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The Urinary System. Chapter 18. 8 31 2012 online ed. Urinary System. Also called “excretory system” Consists of: Two kidneys Two ureters One urinary bladder One urethra. Kidneys. 2 bean shaped bodies situated behind peritoneum

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The urinary system

The Urinary System

Chapter 18

8 31 2012 online ed.


Urinary system
Urinary System

Also called “excretory system”

Consists of:

  • Two kidneys

  • Two ureters

  • One urinary bladder

  • One urethra


Kidneys
Kidneys

2 bean shaped bodies situated behind peritoneum

Asymmetrical - left is slightly longer and narrower than right

Why is Rt kidney slightly lower than Lt kidney?

Liver

Both lie in an oblique plane (opposite sijt direction)

Normally extend from T-12 to L3


Kidney function
Kidney Function

  • Remove waste products from blood

  • Maintain fluid and electrolyte balance

  • Secrete substances that affect blood pressure

  • How much urine excreted per day?

    1 - 2 liters


Kidneys cont d
Kidneys (cont’d)

  • Minor calyces unite to form major calyces

  • Major calyces unite to form renal pelvis

  • Renal pelvis drains into ureters

  • Hilum - longitudinal slit in medial border for transmission of blood vessels, nerves, lymphatic vessels, and ureter


Kidneys cont d1
Kidneys (cont’d)

Each kidney has:

cortex

medulla

Medulla contains collecting system

Essential microscopic components of kidney called nephrons

Each kidney-contains how many nephrons?

about 1 million


Anatomy nephron
Anatomy: Nephron

  • Glomerulus - filter for blood, allows fine particles and water to pass into capsule

  • Renal tubule is continuous with capsule

    • Proximal convoluted tubule

    • Nephron loop (loop of Henle)

    • Distal convoluted tubule

  • Distal convoluted tubule opens into collecting ducts

  • Collecting ducts drain into minor calyx


Adrenal glands suprarenal
Adrenal Glands(Suprarenal)

Not part of urinary system

Cannot be seen on plainradiographs (need CT)

Regulate stress response through release of various hormones such as adrenaline


Ureters
Ureters

  • Two tubes 10 - 12 “ long

  • Retroperitoneal

  • Extend from renal pelvis

  • Enter bladder at ureteral orifice

  • How is urine moved through ureters?

    • peristalsis


Urinary bladder
Urinary Bladder

  • Musculomembranous sac situated immediately posterior and superior to symphysis pubis of pelvis

  • Serves as Urine reservoir



Urethra
Urethra

  • Carries urine from bladder to?

    • exterior of body

  • How long is it in females?

    • About 1.5

  • In males?

    • About 7 to 8

  • Sphincter at neck of bladder

  • Male urethra contains following parts:

    • Prostate

    • Membranous area

    • Spongy area


Ivu intravenous uro gram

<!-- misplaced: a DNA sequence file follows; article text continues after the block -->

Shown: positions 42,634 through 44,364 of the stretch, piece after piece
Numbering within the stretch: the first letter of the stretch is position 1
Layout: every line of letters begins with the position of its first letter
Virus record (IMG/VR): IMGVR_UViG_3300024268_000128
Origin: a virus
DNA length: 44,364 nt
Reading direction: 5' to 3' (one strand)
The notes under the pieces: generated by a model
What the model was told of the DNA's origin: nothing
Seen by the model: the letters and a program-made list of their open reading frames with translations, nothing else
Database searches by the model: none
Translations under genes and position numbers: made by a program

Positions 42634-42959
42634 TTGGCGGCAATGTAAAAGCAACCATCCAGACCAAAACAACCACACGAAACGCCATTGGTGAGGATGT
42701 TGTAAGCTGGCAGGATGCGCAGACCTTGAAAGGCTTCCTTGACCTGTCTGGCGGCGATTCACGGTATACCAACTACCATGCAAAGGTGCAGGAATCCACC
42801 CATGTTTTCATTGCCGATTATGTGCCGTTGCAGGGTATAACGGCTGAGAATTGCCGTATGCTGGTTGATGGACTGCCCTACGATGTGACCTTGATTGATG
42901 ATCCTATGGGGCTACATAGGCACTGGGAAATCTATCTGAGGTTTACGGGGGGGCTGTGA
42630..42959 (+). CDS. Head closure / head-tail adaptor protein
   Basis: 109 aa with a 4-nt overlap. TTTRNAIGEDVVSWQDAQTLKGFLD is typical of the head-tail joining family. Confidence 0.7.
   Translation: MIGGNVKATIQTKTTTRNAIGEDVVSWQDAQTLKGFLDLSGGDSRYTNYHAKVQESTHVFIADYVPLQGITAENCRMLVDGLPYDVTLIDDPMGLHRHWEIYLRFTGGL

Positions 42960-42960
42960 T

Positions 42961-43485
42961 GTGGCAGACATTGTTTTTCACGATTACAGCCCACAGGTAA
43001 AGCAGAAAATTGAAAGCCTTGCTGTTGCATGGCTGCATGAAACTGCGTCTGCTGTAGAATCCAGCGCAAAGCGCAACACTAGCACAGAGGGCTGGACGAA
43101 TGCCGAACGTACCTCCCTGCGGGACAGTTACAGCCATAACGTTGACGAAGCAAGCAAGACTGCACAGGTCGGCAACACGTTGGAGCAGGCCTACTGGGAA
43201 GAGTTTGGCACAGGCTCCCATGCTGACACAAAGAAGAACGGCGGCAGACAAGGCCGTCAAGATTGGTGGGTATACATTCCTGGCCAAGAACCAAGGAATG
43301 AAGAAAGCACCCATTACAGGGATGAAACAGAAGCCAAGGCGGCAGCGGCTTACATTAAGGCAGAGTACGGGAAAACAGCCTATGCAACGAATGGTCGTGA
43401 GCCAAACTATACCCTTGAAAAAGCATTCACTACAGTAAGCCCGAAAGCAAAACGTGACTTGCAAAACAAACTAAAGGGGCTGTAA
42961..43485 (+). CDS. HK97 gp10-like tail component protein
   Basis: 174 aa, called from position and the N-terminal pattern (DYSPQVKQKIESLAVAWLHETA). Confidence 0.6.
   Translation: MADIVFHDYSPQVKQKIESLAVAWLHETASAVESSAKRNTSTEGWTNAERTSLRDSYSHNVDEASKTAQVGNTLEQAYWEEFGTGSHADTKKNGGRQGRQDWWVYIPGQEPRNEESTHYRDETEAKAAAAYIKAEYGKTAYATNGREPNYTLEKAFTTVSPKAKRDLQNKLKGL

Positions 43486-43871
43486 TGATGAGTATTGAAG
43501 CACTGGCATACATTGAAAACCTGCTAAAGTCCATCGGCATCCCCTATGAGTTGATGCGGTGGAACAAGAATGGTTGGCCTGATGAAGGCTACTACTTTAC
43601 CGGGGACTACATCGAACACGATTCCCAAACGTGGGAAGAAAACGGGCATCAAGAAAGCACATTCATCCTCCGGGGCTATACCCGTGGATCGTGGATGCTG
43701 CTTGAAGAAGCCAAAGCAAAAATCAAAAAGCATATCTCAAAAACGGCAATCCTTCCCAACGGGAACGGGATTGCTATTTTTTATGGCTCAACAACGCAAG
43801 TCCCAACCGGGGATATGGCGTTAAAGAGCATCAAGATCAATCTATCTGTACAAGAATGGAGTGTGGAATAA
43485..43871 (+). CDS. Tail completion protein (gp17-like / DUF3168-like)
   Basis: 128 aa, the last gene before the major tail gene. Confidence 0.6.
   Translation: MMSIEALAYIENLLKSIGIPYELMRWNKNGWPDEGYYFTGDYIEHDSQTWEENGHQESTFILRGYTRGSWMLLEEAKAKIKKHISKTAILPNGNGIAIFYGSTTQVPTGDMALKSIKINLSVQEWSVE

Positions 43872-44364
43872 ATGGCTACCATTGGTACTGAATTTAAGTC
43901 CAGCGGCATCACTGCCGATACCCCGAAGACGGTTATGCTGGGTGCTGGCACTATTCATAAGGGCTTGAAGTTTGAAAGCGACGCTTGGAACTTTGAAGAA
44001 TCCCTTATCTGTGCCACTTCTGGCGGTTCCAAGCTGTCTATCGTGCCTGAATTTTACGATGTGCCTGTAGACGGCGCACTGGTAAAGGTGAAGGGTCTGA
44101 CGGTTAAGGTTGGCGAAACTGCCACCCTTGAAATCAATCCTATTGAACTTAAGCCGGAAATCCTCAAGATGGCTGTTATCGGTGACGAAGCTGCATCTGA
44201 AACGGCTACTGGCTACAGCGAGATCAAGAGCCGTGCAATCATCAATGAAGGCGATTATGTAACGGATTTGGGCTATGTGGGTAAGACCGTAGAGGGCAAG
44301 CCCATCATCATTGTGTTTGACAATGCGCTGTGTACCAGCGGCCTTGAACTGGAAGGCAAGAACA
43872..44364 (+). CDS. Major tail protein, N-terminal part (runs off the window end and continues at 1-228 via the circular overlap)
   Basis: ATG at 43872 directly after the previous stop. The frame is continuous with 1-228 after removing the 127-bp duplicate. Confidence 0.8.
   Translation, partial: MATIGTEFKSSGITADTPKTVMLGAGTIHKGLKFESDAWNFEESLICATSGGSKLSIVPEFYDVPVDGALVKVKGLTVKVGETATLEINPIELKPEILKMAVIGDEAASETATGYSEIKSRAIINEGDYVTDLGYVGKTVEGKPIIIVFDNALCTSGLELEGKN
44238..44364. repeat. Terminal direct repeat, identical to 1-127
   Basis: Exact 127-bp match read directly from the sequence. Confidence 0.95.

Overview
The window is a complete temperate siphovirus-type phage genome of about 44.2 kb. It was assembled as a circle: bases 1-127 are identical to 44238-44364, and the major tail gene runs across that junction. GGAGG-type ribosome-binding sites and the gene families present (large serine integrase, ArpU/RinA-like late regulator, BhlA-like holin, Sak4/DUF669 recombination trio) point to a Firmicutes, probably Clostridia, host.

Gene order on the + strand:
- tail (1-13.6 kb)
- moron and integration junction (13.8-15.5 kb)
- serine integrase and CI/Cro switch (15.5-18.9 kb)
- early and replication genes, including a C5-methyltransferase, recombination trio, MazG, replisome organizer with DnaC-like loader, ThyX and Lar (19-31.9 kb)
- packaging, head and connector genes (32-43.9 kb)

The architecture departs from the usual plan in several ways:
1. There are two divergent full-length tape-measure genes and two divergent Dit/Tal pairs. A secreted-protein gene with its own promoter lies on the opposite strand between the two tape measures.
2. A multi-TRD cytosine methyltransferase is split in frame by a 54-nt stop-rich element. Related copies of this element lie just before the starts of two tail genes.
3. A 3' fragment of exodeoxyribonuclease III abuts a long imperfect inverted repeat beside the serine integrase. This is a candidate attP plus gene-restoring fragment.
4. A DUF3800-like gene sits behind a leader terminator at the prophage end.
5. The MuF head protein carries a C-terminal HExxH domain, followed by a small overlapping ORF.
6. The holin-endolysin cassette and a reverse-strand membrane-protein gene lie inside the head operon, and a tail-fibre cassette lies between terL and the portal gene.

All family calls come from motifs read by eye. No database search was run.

IVU- Intravenous Urogram !

Formerly erroneously known as IVP-Intravenous pyelogram!

pyelo refers to renal pelvis and calyces only

But study also shows ureters, bladder, and sometimes urethra


Indications for urography
Indications For Urography

  • Demonstrate physiologic function and structure of urinary system

  • Evaluate abd. Masses, renal cysts and tumors

  • Urolithiasis (stones)

  • Pyelonephritis (Inflammation of kidney)

  • Hydronephrosis (distension of renal pelvis and calyces with urine)

  • Trauma

  • Renal hypertension

  • Pre-op evaluation


Contraindications
Contraindications

  • Inability to filter contrast medium from blood

  • Allergy to contrast

  • Abnormal BUN and Creatinine levels


Preparation of pt
Preparation Of Pt

  • Pt on low residue diet for 1-2 days prior to exam

  • Laxative taken day prior to clean out bowel

  • NPO after midnight

  • Pts with multiple myeloma, high uric acid levels, or diabetes should be well hydrated before IVP exam

    (Dehydration leads to increased risk of renal failure)


Contrast media
Contrast Media

  • Used to visualize urinary tract adequately

  • Iodinated, water-soluble contrast administered intravenously

  • Antegrade filling


Contrast media1
Contrast Media

Excretory urography (IVU) generally uses a 50 to 70% iodine solution

Lower concentrations required for bladder studies due to large amount required to fill bladder (30%)

Non-ionic contrast is generally used

More expensive, but-

Patients less likely to have reactions with nonionic


Contrast media and adverse reactions
Contrast Media and Adverse Reactions

Do not leave pt. alone for first 5 minutes after injection!

Mild reactions:

warmth

flushing

hives, Nausea/Vomiting, respiratory edema (accumulation of fluid in lungs)

Severe reactions:

Anaphylactic shock: sudden allergic response: sudden drop in blood pressure and difficulty breathing

Death in a matter of minutes


Ivu procedure
IVU Procedure

Scout – KUB

Contrast injected

Timed sequence of films obtained until bladder begins to fill

Take Immediate image of kidneys

5 minute image of abd. or kidneys

Then apply Compression

(Take tomograms)


Ureteral compression
Ureteral Compression

  • (Because of improvement of contrast agents, compression no longer generally used)

  • Compression device centered at ASIS over distal ends of ureters

    With as much compression as pt can tolerate!

  • Inhibits flow of urine into bladder

  • Distends renal pelvis and calyces


Contraindications for compression
Contraindications for Compression

Should not be applied when pt has:

Kidney stones

abdominal mass or aneurysm

colostomy

suprapubic catheter

recent abd. surgery or trauma


Radiation protection
Radiation Protection